Many average golfers I have watched defeat their purpose at the very beginning of the stroke: they address the ball with their shoulders level, the right raised as high as the left. If you think things over for a moment, you will realize that the left hand grips the club a full hand's length higher along the shaft than the right hand does. With both shoulders level and both arms extended, it follows that if your left arm is extended comfortably, the right will be strained and rigid. This is exactly opposite to what you want in golf: you want a straight left arm and a relaxed right arm.
At address a golfer's right shoulder should hang three or four inches lower than the left. This enables the right arm to be in a relatively relaxed position. In turn, the right elbow, when it is not overextended stiffly at address, will be in a position where it can perform its correct function. On the backswing, the right elbow "folds" close to the body so that, at the top of the backswing, the straight line between the right wrist and the elbow points vertically toward the ground and not horizontally toward the horizon. It is really quite impossible for a golfer to move into the proper hitting position if his right elbow is "floating" incorrectly at the top of the backswing.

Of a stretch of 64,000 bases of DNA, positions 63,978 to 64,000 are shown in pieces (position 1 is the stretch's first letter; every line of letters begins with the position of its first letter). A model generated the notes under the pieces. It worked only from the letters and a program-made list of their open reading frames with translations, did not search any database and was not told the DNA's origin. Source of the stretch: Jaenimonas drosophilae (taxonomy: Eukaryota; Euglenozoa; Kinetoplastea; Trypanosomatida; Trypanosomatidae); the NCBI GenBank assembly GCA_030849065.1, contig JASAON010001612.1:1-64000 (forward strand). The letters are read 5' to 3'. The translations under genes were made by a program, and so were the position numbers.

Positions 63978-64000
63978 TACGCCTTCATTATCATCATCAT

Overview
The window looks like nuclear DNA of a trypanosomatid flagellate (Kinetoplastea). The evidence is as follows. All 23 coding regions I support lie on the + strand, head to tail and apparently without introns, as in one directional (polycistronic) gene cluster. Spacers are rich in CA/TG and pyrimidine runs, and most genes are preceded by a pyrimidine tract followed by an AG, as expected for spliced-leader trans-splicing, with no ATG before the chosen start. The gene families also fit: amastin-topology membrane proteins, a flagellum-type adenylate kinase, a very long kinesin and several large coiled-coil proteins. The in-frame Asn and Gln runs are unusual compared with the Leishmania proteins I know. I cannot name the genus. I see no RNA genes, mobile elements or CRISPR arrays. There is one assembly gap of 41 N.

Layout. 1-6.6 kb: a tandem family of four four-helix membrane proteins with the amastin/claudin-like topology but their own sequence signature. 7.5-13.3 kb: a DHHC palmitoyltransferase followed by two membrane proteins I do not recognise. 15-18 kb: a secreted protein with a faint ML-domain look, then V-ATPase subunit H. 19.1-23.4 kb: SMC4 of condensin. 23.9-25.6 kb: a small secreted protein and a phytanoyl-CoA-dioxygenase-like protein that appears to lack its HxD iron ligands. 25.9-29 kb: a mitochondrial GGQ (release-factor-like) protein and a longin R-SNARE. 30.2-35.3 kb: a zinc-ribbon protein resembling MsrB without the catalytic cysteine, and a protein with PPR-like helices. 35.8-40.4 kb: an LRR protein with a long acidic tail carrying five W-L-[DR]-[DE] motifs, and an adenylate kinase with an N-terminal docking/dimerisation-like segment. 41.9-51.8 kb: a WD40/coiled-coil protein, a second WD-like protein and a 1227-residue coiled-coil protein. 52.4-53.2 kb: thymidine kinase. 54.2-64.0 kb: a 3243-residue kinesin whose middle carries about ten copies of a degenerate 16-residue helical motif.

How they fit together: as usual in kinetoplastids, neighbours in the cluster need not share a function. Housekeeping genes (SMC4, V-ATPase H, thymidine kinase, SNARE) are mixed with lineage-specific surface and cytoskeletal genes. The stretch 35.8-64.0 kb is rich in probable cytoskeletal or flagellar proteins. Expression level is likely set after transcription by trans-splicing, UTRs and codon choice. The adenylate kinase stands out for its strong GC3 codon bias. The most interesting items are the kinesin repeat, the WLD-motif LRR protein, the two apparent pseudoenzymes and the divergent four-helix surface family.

One further point. Do not think of the position of address as a nonactive part of the swing. The arms, hands and shoulders naturally seek to return to the approximate position of address when they enter the hitting area.
from SHELLEY MAYFIELD, Meadow Brook Club, Westbury, N.Y.